‘Financial institutions play a critical role in mobilising capital not only towards those in the green sectors but also towards those in higher-emitting sectors in support of a clear transition strategy so as to facilitate transitioning the economy on a greener path,’ says Sasha Cook, Standard Bank head of sustainable finance, in an opinion piece in the Financial Mail.

    ‘We also see significant opportunities in the decentralised energy or off-grid space. Many prominent industrial players and mining houses are working with third parties to build their own renewable energy power plants to ensure a secure and consistent energy supply.’

    The mining industry alone accounts for 7.5 GW (with a ZAR150 billion-plus price tag) of the 9 GW of energy projects in solar, wind, gas and battery storage that South Africa’s private sector has in the pipeline, according to the Minerals Council South Africa. It expects 3 GW of the 9 GW of private sector power generation to be completed by end-2024.

    Over the past decade, 86% of Standard Bank’s new energy lending has been to renewables. ‘One recent transaction where we facilitated the financing of the project is with titanium producer Tronox,’ says Cook. ‘The company partnered with South African independent power producer Sola Group to construct a 200 MW solar-power plant to ensure a reliable energy supply, which will also see them reduce their carbon emissions by 13%.’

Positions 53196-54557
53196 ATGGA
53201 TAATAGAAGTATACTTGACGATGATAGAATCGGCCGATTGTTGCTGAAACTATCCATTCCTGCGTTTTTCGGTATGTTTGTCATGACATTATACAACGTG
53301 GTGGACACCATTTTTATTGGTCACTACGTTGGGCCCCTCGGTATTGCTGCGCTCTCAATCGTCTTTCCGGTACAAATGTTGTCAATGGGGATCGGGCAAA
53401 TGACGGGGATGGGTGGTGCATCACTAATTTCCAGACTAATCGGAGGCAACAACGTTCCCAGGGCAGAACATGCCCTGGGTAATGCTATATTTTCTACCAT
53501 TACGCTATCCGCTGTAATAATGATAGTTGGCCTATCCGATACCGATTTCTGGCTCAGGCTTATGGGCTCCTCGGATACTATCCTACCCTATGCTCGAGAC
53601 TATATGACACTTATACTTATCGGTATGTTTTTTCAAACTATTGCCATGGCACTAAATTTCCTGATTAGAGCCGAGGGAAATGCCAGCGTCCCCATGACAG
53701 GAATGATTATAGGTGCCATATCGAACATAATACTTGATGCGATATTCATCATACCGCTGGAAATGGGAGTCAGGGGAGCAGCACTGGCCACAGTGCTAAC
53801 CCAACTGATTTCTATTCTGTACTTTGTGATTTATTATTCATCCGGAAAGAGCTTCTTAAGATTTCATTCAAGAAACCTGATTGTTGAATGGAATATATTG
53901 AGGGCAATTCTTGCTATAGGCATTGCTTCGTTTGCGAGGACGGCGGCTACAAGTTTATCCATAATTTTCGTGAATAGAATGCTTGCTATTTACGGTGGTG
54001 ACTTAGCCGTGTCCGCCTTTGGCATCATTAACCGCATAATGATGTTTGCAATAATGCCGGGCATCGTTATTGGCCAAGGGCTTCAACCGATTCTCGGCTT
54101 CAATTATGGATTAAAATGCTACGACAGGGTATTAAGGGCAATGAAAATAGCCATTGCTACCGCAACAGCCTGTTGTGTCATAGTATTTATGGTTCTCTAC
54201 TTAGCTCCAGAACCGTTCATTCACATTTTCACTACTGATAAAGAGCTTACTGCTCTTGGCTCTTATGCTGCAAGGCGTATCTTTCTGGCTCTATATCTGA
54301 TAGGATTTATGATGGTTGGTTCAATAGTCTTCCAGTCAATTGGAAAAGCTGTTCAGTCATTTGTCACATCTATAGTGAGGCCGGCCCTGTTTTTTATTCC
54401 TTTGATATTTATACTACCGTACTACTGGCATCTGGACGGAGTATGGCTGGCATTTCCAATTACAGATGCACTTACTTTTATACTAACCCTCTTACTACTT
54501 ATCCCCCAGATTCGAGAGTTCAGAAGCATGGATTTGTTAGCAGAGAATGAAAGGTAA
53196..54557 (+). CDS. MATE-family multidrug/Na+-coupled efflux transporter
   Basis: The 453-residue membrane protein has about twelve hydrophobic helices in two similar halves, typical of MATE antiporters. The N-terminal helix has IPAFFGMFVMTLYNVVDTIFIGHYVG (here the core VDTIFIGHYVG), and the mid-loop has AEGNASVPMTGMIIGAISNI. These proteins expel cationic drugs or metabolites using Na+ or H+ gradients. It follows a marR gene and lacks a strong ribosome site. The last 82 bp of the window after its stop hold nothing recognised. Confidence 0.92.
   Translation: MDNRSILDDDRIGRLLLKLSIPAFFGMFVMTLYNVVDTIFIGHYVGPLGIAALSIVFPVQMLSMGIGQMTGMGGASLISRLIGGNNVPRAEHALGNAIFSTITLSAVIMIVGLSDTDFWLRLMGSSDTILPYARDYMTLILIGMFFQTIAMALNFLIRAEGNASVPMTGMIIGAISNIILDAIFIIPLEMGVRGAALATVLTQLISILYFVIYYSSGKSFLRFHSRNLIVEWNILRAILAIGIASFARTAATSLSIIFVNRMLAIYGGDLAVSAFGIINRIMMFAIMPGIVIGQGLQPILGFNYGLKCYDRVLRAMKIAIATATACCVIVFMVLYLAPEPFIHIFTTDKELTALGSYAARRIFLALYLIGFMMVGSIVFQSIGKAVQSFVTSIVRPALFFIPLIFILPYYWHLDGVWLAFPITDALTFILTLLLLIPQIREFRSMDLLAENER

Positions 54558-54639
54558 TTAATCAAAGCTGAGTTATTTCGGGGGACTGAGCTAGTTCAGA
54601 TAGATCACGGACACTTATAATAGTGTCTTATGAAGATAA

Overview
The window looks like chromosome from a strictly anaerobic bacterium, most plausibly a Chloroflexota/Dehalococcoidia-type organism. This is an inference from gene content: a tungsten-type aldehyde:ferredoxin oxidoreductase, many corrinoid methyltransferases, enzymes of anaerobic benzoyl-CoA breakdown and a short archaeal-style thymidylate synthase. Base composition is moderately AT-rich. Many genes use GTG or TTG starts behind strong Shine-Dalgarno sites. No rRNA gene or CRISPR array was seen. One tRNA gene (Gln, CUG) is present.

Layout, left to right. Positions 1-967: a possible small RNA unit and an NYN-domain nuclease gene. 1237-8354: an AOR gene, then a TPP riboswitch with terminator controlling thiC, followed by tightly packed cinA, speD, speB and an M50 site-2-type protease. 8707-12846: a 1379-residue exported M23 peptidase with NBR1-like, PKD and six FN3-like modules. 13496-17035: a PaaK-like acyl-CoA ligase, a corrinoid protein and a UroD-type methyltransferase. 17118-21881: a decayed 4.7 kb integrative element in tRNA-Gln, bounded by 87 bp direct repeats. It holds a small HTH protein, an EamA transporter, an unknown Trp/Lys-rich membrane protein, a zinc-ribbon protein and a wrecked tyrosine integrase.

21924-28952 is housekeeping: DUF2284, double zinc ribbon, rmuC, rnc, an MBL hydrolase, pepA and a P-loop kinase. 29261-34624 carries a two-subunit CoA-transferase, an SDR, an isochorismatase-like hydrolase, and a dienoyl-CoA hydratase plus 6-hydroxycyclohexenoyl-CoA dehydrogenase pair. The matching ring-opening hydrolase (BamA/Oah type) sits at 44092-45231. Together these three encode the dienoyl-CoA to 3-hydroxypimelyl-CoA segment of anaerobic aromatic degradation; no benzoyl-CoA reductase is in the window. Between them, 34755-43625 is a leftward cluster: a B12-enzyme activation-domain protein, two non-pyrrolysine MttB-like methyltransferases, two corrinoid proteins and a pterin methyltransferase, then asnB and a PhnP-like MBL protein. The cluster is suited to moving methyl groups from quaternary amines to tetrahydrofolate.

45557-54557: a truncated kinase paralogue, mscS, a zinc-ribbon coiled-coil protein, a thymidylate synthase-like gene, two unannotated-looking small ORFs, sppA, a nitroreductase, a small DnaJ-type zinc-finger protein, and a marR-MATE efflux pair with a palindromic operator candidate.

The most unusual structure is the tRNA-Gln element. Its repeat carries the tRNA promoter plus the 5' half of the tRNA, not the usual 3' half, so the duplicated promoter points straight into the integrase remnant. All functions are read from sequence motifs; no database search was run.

Meanwhile Ahlfeldt says that a just transition must not forget about renewables finance for small business and low- to middle-income households. These typically can’t afford to instal distributed generation and energy-efficiency solutions that would allow them to benefit from the cost savings associated with clean energy, and potentially mitigate against load shedding.

    ‘It would be great to see some of the US$8.5 billion concessional finance from the international JET funding in South Africa deployed at the residential and small-business level to finance distributed solutions,’ he says.

    Load shedding is accelerating the clean-energy transition, as more businesses and homes resort to alternative solutions, such as solar PV

    ‘Unfortunately, financing for these solutions isn’t widely available, easy to access from banks, or at affordable rates for everyone, so opportunity still exists for more inclusive financing solutions that would allow everyone to benefit from clean energy solutions.’ Ahlfeldt cites Massmart as a rare example of a retailer offering loans to customers to go solar. ‘This is helpful, but there is still a need to make the terms of these loans more attractive and affordable to low-income customers in particular,’ he says.